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Europa and Champions League Finals Were Just the Tip of the Football Ticketing Iceberg

May saw two of footballs biggest tournaments come to a dramatic close, however the real losers weren’t Tottenham and Arsenal, it was the fans.

Sports news has been awash with commentary on the staggeringly poorly managed Europa League and Champions League finals. The former being held in one of the hardest to reach destinations in Europe – Baku, Azerbaijan, and the latter in Madrid.

However, the destination was just the beginning of fans’ problems, shortly after the final contenders were confirmed UEFA announced respective ticket allowances, a mere 33,226 for both Liverpool and Tottenham fans in Madrid, and a pitiful 12,000 for Chelsea and Arsenal fans in Baku – despite both stadiums having capacity for over 68,000 fans.

UEFA have defended their decision by stating that it was impossible to predict in advance which clubs would reach the final, meanwhile the venue has to be decided two years in advance, in other words it was just unfortunate both finals were UK based teams.

However, the fans aren’t buying it, and they shouldn’t. This is just one in a long line of instances that demonstrate UEFA and to a concerning degree football clubs, are in the pocket of corporate sponsors, all at the expense of fans’ participation in the sport.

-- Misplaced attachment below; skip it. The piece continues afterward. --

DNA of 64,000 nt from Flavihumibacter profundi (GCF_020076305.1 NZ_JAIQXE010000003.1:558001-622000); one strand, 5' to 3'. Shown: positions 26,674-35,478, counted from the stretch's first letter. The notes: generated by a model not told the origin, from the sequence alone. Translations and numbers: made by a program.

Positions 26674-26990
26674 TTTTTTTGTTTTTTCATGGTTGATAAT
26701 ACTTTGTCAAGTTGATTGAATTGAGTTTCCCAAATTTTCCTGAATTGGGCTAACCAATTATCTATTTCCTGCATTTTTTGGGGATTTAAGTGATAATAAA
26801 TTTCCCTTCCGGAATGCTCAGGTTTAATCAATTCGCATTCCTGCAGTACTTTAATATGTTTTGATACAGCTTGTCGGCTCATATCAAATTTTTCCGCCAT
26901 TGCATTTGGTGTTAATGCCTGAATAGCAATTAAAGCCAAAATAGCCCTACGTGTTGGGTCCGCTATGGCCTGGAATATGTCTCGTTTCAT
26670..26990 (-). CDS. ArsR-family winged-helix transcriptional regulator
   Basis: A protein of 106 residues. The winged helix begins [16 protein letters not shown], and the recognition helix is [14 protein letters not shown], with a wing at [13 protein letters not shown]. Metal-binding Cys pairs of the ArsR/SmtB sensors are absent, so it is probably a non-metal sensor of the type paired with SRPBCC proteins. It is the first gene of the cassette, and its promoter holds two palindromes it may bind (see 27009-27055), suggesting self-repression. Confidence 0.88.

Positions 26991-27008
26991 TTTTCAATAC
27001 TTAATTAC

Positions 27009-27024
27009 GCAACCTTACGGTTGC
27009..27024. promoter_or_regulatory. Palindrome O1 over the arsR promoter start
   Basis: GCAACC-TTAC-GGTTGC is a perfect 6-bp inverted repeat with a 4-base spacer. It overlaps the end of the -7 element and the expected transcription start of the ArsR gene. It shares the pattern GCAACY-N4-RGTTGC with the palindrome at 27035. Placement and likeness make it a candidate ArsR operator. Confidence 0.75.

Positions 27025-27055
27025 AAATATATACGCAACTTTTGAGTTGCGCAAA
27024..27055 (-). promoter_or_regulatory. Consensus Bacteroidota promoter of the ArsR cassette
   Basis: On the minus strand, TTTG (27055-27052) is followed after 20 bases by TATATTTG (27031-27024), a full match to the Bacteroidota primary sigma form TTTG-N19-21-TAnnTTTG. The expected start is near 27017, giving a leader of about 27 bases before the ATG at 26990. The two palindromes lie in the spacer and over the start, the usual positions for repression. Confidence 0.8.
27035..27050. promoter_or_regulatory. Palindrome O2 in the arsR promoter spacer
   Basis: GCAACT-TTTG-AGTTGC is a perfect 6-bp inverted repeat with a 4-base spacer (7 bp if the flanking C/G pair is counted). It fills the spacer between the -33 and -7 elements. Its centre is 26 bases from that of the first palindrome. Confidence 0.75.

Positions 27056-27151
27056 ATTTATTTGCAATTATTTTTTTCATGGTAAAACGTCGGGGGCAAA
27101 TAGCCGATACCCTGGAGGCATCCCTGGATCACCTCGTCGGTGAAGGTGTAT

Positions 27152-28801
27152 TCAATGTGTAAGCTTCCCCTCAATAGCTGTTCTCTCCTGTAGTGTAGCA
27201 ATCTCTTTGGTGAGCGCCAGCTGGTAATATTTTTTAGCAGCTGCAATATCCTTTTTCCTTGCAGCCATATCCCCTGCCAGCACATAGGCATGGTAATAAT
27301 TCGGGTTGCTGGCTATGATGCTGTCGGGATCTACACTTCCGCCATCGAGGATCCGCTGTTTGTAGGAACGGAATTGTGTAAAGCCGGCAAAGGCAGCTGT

Since launching earlier this year the UK Fans Trust has received countless complaints from football fans on the game becoming increasingly hard to enjoy. For many it’s an issue of affordability and availability.

Whilst it used to be easy to access tickets at prices that the majority could afford, in 2019 the landscape is looking very different. Season ticket holds of 30 years are finding they have to cancel their ticket due to inflating prices, only to find that even securing one off match tickets is nigh on impossible, often their only option is then to turn to resell sites.

One of our members wrote in noting; ‘I find it very hard to get tickets now for Liverpool. Even though they have increased their capacity, most of the tickets go to corporate. All the clubs are going to lose grass root supporters you get a lot of people just going so they say they have been’

Another of our members complained, ‘I go to football games on a regular basis. Travel from London to Liverpool to do so. I want to be able to attend away games. Impossible. Unless you are a season ticket holder tickets are so hard to come by.’

In a feverish bid to increase revenues and an increasingly commercialised mind set amongst club owners and directors, grassroots rans are being edged out, a mistake given they are the lifeblood of the fame.

The problem is then being compounded by UEFA who are happy to turn a blind eye to a bidder’s lack of infrastructure, distance or ability to host a cup final if the price is right and it pleases shareholders.

The UK Fans Trust hopes to put a limelight on the growing issues within football’s ticketing sector, by amplifying fans concerns and putting pressure on primary ticket sellers, clubs and UEFA to remember who the game is played for. Fans should have equal access to tickets, and it shouldn’t be well-connected insiders or the wealthy who get to enjoy the game.

For any further information on the UFT or to send in your experiences of the football ticketing industry email

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